Brooklyn-based artist Thomas Barger has always used domestic objects as vessels to express ideas related to identity and sexuality. Now, he is pushing these ideas further at his second New York solo exhibition “Wholesome” at Salon 94 Design.
“Wholesome” is the first time Barger has displayed wall works, which are more conceptual in nature than functional. Also, they all have the word “interruption” in their titles. In a sense he is interrupting the world of design, in another sense he is interrupting the viewer who might have been ambling around the exhibition mistakenly thinking they were viewing objects of furniture rather than sculpture. The fact that some are also functional and can be used as chairs, shelves, coffee, and tables is simply a bonus. All the works are available for purchase and range from $5,000 to $24,000.
“Making something functional like chairs and furniture makes me feel useful,” said Barger. “I really value that in myself, being wholesome, coming from the Midwest, that kind of pride. But there is another side of wholesome and I want to push this narrative further with my wall works. I included traditional utilitarian objects like baskets and wooden chair seats and combined them with holes and images of the body.”
Barger has always used gingham as a placeholder for midwestern identity. His new works subvert this more pointedly; the holes are less grid-like and more spontaneous. “The holes interrupt the gingham, they pierce through it,” explained Barger. “They interrupt the sweetness.”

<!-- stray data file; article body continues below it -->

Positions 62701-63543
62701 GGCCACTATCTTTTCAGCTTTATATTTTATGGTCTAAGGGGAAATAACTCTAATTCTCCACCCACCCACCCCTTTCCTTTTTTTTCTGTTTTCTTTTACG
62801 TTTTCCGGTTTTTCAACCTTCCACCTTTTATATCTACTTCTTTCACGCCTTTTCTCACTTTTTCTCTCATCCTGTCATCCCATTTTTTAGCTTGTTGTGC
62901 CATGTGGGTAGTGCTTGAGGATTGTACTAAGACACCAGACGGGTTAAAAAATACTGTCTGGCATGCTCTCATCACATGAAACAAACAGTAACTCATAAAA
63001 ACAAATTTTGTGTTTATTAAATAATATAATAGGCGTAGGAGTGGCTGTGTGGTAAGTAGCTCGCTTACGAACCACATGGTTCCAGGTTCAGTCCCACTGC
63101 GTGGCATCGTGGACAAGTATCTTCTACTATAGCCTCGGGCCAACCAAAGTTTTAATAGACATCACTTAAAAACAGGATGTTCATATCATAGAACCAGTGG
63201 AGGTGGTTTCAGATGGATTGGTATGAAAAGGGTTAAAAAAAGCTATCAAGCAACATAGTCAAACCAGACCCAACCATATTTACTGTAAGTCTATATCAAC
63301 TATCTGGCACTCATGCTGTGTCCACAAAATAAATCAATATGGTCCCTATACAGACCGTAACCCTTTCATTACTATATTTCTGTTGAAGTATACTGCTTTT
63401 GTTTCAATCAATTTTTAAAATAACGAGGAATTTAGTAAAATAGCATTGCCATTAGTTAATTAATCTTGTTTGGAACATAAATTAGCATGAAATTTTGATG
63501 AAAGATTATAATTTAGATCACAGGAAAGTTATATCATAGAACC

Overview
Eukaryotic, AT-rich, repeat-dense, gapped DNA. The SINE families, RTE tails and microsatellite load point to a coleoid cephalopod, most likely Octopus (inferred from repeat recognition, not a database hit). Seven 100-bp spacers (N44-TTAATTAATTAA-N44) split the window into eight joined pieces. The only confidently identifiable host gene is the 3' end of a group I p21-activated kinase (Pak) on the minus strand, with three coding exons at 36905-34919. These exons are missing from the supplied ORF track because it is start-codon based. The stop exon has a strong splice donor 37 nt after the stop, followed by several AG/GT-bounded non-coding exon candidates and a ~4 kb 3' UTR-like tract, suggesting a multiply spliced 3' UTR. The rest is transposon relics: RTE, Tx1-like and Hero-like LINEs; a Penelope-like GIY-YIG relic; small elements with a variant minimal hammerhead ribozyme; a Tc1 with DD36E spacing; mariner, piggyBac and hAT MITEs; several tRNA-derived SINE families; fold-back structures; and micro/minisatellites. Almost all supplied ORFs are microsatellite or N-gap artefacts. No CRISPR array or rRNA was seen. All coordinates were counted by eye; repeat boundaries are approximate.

In his sculpture titled Innie or outie Interruption (2022), an intimate close-up image of a man’s belly is tacked to the top right hand corner of a gray paper-pulp canvas shaped sculpture dotted with holes and scattered with wicker baskets. Barger’s work began as an inherently personal exploration of his personal desire, but he has broadened his exploration to include outside narratives. Barger took photos of his friend’s belly buttons, as well as his own, before finding the perfect image of a stranger’s stomach online. After sharing stories with other Midwesterners in New York, many of them also queer artists, Barger realized he was not alone in his experience.
Barger grew up in Illinois and studied architecture before he took a year off to find himself. He worked as a dog walker, collecting discarded furniture and scraps along the way. Soon Barger was creating pulp out of the paper he found and building it onto the salvaged furniture before filing it down into shapes, a process he still uses today to create the unique, curved bodies of his sculptures. Barger’s view of furniture as a metaphor crystalized during the five years he worked as an assistant to the artist Jessi Reaves, a mentor and kindred spirit who uses functional elements as materials for her own boundary-pushing sculptures.
Barger is part of an exciting new generation of artists and designers pushing past the decorative aspect of design and developing a new standard where the work should mean something, a concept that has largely been more rigidly applied to fine art. The wall works at Salon 94 are just the beginning: Barger plans to explore these ideas more in the future.